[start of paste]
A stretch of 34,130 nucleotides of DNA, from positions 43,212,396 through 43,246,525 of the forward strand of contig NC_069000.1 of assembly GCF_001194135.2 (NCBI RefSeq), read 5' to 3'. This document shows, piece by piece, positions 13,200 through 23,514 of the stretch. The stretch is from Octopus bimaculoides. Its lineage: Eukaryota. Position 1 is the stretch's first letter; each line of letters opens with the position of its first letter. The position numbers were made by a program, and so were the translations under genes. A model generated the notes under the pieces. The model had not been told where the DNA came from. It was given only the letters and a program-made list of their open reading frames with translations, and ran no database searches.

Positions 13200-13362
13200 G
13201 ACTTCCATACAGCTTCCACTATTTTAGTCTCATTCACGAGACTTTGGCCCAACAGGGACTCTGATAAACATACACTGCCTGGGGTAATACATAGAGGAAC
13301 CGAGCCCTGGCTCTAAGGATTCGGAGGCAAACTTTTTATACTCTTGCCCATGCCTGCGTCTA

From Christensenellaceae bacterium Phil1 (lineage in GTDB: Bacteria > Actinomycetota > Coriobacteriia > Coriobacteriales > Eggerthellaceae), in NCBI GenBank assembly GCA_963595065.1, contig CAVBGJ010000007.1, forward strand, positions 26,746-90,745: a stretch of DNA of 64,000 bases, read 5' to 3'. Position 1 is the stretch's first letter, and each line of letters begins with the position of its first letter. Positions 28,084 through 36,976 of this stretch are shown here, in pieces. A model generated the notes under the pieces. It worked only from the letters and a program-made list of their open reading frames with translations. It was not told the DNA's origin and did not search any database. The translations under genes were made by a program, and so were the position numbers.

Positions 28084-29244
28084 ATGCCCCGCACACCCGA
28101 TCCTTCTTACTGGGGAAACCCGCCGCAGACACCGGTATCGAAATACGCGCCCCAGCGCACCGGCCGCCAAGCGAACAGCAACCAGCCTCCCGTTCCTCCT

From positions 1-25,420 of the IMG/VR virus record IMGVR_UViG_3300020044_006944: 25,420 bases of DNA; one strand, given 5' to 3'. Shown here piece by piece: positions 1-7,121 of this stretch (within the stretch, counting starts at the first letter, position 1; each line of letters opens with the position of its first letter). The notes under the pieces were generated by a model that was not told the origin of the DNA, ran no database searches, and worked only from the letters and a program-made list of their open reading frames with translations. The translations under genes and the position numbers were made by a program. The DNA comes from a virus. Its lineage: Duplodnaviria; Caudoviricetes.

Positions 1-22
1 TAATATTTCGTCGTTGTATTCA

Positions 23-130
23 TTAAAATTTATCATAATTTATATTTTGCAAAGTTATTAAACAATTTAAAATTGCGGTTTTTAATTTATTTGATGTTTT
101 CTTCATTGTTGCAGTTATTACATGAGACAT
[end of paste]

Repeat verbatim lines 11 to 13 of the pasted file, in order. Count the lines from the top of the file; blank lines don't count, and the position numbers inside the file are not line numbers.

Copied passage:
Positions 1-22
1 TAATATTTCGTCGTTGTATTCA

Positions 23-130